My discussion with Himself (the one I married, not the one pictured) over whether this shirt is funny or slightly blasphemous, coupled with a discussion from a close friend about blog topics, got me thinking about the times when my favorite thing (humor) has intersected with other things (death, church) that it really shouldn't. So in honor of Deb, my friend who knows things about me that keep me in her debt until death takes one of us, here are some stories.
1. The Video Store
If you jump in the 'way back machine and leaf through my posts from 2005 I explain that in 1987, two weeks into my senior year of high school, a man who for all intents and purposes was my stepfather died unexpectedly. This set a cascade of craptacularity in motion that culminated a couple years later in our losing our house. But we hadn't got that far yet.
My friend and I went out to rent a video, as I recall she'd just returned from a trip to Belgium and we'd decided to rent a movie. I remembered that we'd had a membership at the local non-chain video store and I went over to see if it was still in force. He'd been gone a while and I wasn't sure if dues had to be paid or what have you. (This was a long time before Blockbuster and places like that.) I went to the counter and asked if our membership, which my stepdad had set up, was still good.
"Yes, its a lifetime membership."
Suddenly I was faced with a dilemma. Was 'lifetime' sort of a euphemism for 'indefinite' or did it actually end with the life of the person who set it up? I wasn't sure. All I knew was that the irony of what he'd said started off a powerful urge to burst out laughing that hung like the electric stillness of a thunderstorm. I heard my friend head for the door, lurch out under the veranda of the strip mall, and not quite shut the door before her laughter echoed down the concrete hall. In a strangled voice, I explained myself to the video store man, who looked like he'd been slapped. Because he and my stepdad had become friends, sort of. So I'm a huge jerk for telling him like I did. Yaay.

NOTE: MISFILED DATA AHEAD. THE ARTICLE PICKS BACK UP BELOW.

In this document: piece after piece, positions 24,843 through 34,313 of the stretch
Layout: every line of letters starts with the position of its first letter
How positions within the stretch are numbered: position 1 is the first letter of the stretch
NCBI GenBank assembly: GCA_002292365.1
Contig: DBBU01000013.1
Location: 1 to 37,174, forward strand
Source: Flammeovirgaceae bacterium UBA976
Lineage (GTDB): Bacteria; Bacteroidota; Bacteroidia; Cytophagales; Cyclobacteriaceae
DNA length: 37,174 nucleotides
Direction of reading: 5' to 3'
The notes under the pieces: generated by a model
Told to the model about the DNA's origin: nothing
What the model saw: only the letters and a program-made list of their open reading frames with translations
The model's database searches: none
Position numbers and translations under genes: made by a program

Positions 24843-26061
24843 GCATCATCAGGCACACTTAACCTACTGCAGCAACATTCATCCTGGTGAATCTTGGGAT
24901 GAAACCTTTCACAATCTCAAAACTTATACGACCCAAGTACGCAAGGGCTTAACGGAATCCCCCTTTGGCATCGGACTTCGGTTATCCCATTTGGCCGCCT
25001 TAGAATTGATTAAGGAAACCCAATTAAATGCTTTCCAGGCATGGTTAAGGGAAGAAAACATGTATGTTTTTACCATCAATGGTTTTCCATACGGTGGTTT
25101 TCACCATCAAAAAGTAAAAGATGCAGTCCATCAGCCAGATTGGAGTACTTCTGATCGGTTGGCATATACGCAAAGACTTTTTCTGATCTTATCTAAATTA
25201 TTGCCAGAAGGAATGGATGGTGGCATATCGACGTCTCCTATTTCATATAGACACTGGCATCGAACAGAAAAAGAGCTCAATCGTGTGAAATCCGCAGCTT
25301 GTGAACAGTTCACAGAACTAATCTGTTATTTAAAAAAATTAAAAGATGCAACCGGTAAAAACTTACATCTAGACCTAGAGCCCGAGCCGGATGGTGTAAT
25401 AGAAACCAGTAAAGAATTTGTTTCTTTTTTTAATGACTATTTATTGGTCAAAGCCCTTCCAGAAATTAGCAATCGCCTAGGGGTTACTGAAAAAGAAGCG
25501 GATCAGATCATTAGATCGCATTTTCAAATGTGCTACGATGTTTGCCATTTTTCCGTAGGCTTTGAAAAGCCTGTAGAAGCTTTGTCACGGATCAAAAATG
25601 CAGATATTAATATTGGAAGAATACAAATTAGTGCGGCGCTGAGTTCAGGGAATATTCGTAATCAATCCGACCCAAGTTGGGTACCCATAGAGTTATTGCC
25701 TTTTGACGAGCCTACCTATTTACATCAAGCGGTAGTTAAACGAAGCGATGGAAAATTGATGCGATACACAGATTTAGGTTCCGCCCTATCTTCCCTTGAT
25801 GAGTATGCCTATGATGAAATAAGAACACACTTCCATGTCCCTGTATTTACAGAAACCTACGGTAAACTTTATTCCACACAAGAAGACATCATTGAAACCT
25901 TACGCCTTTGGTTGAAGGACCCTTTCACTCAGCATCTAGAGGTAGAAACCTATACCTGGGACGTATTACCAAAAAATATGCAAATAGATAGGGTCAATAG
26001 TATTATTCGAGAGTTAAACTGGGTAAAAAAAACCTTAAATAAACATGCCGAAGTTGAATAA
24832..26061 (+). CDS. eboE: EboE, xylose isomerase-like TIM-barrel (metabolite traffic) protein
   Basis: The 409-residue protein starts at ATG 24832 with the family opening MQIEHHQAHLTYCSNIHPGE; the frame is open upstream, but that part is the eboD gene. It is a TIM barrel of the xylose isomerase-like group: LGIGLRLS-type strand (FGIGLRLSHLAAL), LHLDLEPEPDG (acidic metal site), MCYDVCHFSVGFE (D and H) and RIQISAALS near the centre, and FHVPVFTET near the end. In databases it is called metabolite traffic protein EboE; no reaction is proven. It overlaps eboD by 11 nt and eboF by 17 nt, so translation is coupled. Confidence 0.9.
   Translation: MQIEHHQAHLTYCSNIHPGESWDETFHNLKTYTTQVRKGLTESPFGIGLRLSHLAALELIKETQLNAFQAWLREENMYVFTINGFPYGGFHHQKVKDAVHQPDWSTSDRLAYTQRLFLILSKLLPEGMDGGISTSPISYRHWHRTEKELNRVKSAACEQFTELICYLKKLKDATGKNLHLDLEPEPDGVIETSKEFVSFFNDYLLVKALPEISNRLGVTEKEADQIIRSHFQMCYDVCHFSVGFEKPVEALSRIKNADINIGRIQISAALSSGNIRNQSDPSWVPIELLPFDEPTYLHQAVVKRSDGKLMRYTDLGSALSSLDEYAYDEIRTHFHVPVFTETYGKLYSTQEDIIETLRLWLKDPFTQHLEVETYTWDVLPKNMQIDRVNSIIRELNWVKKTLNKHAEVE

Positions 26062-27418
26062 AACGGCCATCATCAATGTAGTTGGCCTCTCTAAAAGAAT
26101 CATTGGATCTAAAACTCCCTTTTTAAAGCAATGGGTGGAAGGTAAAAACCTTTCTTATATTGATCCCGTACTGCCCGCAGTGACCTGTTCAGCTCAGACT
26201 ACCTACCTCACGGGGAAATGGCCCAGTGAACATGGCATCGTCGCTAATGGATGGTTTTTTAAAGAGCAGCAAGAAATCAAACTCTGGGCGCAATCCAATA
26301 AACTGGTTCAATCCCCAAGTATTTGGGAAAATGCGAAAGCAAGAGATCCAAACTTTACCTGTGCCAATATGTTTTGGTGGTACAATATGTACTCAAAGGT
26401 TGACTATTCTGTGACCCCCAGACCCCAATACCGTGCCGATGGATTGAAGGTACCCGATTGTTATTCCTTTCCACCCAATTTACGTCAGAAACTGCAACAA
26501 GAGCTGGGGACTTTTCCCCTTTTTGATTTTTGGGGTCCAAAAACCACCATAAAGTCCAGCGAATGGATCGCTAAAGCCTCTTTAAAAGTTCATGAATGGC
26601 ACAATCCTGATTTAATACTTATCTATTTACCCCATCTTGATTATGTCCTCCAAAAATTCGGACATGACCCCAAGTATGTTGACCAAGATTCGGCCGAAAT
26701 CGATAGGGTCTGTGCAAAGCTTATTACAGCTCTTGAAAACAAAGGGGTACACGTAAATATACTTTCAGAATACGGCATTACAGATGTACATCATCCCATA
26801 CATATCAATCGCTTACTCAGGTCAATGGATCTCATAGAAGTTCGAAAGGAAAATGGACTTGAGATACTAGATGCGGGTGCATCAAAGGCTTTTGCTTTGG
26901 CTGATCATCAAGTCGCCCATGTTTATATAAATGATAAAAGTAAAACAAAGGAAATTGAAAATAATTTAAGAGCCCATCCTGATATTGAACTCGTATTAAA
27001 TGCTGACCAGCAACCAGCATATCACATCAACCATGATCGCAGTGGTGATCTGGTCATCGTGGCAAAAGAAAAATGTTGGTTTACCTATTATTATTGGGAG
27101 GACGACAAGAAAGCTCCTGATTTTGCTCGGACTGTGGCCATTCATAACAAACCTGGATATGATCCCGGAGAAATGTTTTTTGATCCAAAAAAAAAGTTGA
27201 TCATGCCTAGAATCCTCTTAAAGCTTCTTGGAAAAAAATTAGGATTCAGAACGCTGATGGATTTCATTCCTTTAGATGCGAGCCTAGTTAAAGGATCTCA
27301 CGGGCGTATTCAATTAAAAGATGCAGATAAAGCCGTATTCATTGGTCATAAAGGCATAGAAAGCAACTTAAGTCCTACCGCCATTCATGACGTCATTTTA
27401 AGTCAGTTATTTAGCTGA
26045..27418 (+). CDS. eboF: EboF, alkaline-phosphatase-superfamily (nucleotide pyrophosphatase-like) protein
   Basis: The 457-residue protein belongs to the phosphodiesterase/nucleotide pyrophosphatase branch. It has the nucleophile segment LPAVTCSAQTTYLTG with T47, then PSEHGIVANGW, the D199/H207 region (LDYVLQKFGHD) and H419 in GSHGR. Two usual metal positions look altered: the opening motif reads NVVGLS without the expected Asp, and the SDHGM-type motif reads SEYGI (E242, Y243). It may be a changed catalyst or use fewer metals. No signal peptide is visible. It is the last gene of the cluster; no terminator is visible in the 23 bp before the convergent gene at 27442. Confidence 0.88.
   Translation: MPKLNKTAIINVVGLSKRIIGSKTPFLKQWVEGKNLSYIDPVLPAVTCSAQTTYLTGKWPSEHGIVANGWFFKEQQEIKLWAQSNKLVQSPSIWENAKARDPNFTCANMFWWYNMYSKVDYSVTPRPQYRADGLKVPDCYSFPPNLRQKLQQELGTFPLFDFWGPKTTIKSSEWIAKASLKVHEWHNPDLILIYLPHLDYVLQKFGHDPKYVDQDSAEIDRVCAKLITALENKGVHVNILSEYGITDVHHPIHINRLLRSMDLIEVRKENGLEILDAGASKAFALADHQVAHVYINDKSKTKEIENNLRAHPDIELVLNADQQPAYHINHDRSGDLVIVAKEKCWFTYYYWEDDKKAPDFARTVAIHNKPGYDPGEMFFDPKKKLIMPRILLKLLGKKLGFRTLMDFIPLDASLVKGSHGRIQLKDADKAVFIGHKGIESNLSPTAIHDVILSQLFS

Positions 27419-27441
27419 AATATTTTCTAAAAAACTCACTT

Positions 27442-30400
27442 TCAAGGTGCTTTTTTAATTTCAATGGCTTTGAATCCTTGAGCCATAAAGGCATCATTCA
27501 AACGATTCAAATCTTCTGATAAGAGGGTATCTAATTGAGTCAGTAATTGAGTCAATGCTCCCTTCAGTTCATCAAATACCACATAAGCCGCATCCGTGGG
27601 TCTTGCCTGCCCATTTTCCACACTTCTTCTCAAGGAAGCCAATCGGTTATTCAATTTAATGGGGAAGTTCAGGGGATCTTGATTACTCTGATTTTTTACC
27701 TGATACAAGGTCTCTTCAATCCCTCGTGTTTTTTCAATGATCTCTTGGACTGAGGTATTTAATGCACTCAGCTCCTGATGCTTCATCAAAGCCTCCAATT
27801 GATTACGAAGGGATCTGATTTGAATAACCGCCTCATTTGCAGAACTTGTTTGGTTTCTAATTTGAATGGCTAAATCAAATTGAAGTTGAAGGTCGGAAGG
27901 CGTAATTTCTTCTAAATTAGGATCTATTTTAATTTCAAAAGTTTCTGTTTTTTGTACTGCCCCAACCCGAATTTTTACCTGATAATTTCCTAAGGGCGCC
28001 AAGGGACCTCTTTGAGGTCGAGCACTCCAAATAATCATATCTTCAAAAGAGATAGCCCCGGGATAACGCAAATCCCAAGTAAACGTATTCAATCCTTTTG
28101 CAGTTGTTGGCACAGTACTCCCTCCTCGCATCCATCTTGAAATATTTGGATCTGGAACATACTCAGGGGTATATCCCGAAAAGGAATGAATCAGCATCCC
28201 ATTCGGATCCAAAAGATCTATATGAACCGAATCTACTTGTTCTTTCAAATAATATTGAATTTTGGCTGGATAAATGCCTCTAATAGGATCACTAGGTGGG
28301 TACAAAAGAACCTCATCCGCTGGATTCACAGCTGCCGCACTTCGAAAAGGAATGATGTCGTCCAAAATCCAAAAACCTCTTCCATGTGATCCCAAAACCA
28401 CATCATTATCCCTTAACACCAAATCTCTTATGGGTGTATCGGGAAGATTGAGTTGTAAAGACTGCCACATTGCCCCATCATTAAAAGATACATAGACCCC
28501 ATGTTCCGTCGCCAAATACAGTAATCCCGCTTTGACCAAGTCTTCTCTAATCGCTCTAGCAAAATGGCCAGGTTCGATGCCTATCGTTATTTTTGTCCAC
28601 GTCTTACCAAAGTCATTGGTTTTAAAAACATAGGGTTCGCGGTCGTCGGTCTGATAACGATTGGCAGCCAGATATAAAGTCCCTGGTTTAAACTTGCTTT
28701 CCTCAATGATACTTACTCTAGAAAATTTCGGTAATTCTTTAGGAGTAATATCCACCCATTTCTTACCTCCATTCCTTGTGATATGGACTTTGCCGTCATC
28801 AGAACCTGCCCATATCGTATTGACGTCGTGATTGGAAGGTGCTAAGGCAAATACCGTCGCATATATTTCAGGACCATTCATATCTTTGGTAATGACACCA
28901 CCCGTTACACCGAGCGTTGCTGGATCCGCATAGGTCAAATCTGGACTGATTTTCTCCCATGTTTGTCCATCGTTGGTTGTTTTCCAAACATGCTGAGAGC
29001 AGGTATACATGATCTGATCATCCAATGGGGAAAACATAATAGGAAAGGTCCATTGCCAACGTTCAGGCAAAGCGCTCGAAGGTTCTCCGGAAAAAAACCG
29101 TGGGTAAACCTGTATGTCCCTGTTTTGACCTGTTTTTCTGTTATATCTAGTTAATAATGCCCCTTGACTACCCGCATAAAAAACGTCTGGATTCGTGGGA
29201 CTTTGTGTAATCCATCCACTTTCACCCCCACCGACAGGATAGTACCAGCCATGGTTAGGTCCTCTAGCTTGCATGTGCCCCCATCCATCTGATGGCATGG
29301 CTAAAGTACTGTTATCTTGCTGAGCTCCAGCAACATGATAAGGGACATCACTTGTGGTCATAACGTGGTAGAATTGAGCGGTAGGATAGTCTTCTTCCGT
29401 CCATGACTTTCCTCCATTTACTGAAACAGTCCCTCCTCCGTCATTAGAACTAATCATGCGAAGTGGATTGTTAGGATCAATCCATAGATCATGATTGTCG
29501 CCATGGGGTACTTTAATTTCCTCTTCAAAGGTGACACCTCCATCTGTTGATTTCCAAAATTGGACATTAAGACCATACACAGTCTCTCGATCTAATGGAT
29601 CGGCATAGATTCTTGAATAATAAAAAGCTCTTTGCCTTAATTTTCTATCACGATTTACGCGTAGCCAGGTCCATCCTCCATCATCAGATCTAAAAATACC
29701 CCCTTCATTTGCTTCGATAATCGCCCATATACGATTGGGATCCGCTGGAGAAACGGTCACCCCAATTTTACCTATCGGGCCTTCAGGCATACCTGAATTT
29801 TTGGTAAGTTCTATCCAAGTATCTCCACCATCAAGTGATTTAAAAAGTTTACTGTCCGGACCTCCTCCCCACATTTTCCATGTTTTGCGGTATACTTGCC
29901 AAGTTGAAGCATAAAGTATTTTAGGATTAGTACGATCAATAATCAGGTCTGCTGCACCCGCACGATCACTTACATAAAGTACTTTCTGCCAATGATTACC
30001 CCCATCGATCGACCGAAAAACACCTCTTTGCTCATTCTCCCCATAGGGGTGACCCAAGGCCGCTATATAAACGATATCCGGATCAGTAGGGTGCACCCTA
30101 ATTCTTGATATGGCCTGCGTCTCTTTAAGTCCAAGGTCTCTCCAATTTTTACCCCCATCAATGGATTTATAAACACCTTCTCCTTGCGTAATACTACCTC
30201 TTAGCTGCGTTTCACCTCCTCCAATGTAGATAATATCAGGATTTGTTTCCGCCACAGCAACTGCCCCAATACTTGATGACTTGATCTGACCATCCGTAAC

2. Greek Tragedy
We used to live near a town I'll call.....Jacketville. Jacketville had a bit of a reputation as being a grungy little town, but there was a scrappy bunch of theater types who were determined to revive the cultural life of the town, particularly after the steel mill that had sustained it for so many years closed up. So the Jacketville Cultural Society was formed. They had a nifty little storefront property with big windows, a lunch counter, a lounge area where writing workshops and chess games were held, and several small theater spaces where productions and musical events were presented. Most of what they did there was wonderful. They were an eccentric bunch of folks, but very warm and very welcoming.
We were presented with free tickets to see Euripides' Trojan Women. I'd never seen a Greek tragedy and I thought it would be interesting. The tickets were a thank-you gift for a story written by Himself for the local paper, so it wasn't like we could blow it off.
On the way in, I overheard someone say they'd only rehearsed twice, and one rehearsal had been that morning. I waved off the voice in my head that suggested this was a bit of a red flag.
I expected that the pre-production refreshments would be enjoyed in quiet conversation, but someone started playing a drum. Then someone else joined in. And for half an hour, most of the cast danced and, Jeebus on a surfboard I couldn't tell you what they were doing. It just needed to be over and I was already avoiding my husband's direct eye contact because I knew no good could come of it.
The play was presented 'in the round', with the chairs arrayed around the staging area. I've seen plays like this before so I didn't mind that so much. But two things were going to make it sort of uncomfortable:
1. There were exactly nine people in the audience
2. They never lowered the lights.
So here we are, all nine of us, staring at each other across the 'sacred space', wondering what we'd gotten ourselves into. It was about to get worse. The drumming picked up again, and so did the dancing. Only now, most of the cast had elected to TAKE OFF MUCH OF THEIR CLOTHING. And for reasons I can't explain, they were dancing with toys and smearing makeup on themselves.
Now, I know that Greek plays are kind of strange; I took Ancient Theater. Masks, deus ex machina, whatever. But I don't think Euripides imagined people dancing around with stuffed animals in their underwear. And I can't say I remember ANYTHING about the play itself. I just know that I spent the better part of an hour doing some sort of yogic breathing to keep from cracking up. The way the room was laid out I couldn't leave. There was no blessed anonymity of the dark, or, for that matter, an audience of more than 10.